Reducing Migraines 

Unsurprisingly due to the links to mental health, blood vessels, and pain, magnesium deficiency has also shown to increase migraine prevalence.

Improving PMS Symptoms 

As all of the primary symptoms of PMS, fatigue, depression, mood changes, headaches, and pain fall under the umbrella of links to magnesium, they can be reduced by increasing magnesium intake. 

If you’re still not sure if you’re magnesium deficient, here are some common indicators: 

  • Irregular heart beat
  • Low energy
  • Muscle weakness, cramping, and soreness
  • Low appetite
  • Nausea 

If you feel you’d benefit from any of the above, or are suffering any of these symptoms, here are some great food sources to boost your levels:

  • Pumpkin seeds
  • Cashews
  • Almonds
  • Buckwheat
  • Dark Chocolate
  • Peanuts
  • Spinach
  • Black Beans
  • Bananas
  • Avocados

What You Should Know About Digestion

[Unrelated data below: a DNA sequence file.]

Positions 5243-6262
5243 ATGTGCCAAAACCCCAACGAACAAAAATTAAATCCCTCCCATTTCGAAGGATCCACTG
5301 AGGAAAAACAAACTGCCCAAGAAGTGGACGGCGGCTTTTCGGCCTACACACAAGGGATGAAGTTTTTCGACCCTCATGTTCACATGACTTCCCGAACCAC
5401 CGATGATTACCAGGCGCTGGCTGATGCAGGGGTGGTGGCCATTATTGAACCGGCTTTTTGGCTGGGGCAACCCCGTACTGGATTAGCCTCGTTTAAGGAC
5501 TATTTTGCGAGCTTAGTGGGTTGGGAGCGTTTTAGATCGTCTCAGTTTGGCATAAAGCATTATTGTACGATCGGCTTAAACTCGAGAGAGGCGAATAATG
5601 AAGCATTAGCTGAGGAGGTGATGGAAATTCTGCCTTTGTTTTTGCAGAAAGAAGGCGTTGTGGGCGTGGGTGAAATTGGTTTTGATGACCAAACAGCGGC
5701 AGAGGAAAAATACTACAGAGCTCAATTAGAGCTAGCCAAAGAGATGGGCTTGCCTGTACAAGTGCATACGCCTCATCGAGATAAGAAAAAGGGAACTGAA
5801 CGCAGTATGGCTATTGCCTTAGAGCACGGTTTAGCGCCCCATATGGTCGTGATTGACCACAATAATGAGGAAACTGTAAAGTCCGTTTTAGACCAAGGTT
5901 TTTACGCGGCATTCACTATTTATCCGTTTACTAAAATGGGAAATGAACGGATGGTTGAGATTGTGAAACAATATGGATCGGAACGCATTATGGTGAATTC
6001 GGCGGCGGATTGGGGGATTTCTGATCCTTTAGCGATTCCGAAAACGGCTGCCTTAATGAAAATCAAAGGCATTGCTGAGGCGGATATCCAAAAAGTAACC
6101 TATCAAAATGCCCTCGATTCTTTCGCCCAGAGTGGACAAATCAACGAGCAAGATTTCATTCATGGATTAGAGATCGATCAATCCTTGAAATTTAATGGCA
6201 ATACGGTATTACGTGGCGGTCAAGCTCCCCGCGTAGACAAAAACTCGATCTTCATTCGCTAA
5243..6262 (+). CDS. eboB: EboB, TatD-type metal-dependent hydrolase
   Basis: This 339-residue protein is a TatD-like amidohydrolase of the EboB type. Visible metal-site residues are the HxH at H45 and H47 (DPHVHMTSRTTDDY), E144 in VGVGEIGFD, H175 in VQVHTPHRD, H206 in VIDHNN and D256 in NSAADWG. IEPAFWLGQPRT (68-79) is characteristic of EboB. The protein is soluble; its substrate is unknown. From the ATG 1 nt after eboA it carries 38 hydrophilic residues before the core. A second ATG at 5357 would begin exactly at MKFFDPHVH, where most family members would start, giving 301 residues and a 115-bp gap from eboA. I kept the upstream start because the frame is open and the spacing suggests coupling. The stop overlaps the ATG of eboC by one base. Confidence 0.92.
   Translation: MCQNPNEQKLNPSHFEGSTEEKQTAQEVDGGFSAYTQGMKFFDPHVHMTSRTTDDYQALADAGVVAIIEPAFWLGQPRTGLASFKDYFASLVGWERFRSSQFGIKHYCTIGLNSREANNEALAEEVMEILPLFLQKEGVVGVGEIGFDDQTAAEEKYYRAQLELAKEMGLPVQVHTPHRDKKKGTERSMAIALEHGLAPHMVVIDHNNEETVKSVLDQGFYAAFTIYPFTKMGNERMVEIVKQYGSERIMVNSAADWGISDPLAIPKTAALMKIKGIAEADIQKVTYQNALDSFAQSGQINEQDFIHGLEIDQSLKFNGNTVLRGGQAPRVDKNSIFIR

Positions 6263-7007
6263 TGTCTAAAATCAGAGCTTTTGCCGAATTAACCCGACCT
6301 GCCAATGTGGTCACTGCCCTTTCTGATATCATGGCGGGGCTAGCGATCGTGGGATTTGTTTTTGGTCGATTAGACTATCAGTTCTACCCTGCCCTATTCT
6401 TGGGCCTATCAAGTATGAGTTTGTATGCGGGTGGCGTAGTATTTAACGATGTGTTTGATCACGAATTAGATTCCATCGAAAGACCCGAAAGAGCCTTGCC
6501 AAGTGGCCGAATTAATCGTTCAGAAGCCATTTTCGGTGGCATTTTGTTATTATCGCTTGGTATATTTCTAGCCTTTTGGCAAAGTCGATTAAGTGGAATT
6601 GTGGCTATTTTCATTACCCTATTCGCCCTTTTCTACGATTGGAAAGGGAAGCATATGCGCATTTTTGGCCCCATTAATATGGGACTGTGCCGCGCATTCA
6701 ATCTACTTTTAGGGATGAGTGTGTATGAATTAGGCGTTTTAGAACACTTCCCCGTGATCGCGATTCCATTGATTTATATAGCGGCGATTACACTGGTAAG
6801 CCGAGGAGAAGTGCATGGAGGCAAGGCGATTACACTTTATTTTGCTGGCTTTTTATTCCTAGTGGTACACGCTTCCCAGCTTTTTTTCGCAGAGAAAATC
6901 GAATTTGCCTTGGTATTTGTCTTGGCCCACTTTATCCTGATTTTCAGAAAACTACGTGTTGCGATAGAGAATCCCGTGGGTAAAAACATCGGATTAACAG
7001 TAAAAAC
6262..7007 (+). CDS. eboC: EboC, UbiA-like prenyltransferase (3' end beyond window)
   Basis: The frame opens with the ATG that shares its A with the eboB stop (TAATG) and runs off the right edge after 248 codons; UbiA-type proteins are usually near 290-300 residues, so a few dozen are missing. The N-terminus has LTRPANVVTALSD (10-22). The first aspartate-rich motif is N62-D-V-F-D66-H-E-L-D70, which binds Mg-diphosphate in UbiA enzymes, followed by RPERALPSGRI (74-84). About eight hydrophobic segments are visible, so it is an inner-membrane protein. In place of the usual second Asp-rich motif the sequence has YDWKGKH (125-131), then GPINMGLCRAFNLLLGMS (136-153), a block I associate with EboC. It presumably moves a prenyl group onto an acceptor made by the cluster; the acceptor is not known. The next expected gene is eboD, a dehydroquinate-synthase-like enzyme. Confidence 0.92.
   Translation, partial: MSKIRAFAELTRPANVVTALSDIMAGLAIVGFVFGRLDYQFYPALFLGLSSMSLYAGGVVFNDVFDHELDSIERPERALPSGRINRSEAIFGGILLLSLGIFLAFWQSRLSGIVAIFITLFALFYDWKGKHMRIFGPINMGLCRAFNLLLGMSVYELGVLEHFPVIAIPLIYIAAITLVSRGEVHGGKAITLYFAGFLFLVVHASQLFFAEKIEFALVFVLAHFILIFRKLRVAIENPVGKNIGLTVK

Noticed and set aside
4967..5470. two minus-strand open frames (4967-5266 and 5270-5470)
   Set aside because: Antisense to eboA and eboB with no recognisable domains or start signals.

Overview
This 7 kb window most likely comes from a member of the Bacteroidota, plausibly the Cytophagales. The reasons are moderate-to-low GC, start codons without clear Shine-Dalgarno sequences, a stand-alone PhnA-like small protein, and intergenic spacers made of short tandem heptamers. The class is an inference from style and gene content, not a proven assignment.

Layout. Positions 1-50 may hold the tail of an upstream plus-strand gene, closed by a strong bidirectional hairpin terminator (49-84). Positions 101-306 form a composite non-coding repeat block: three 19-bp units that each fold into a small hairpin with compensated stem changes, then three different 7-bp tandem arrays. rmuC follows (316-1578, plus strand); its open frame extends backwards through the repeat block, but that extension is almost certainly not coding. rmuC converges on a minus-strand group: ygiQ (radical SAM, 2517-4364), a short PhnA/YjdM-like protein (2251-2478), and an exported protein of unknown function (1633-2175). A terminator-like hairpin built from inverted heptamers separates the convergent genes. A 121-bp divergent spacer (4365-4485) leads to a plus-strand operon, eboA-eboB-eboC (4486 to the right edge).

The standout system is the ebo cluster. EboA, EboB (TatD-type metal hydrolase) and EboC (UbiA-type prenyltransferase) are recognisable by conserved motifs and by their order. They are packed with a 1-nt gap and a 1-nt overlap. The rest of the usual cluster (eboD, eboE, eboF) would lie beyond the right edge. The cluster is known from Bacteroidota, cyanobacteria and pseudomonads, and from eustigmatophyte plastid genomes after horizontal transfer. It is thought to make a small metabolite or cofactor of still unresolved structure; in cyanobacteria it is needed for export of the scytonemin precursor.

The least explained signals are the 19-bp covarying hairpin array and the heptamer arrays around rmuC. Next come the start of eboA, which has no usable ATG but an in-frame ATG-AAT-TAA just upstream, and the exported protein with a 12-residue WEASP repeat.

As we dive into this month’s blog I want to make you consciously aware of a subconscious function: digestion. 

For many, we go about our day, we eat, maybe we have a stomach ache, maybe we’re fine and have energy until we snack or sit down for our next meal. 

The reality is the digestion process is far more complex and within our control if we’re mindful about our lifestyle and how it impacts digestion. 

First, let’s talk about what digestion is. 

Phase one begins when you see, smell, and anticipate eating food. Your body begins to secrete gastric acid to prepare for consumption.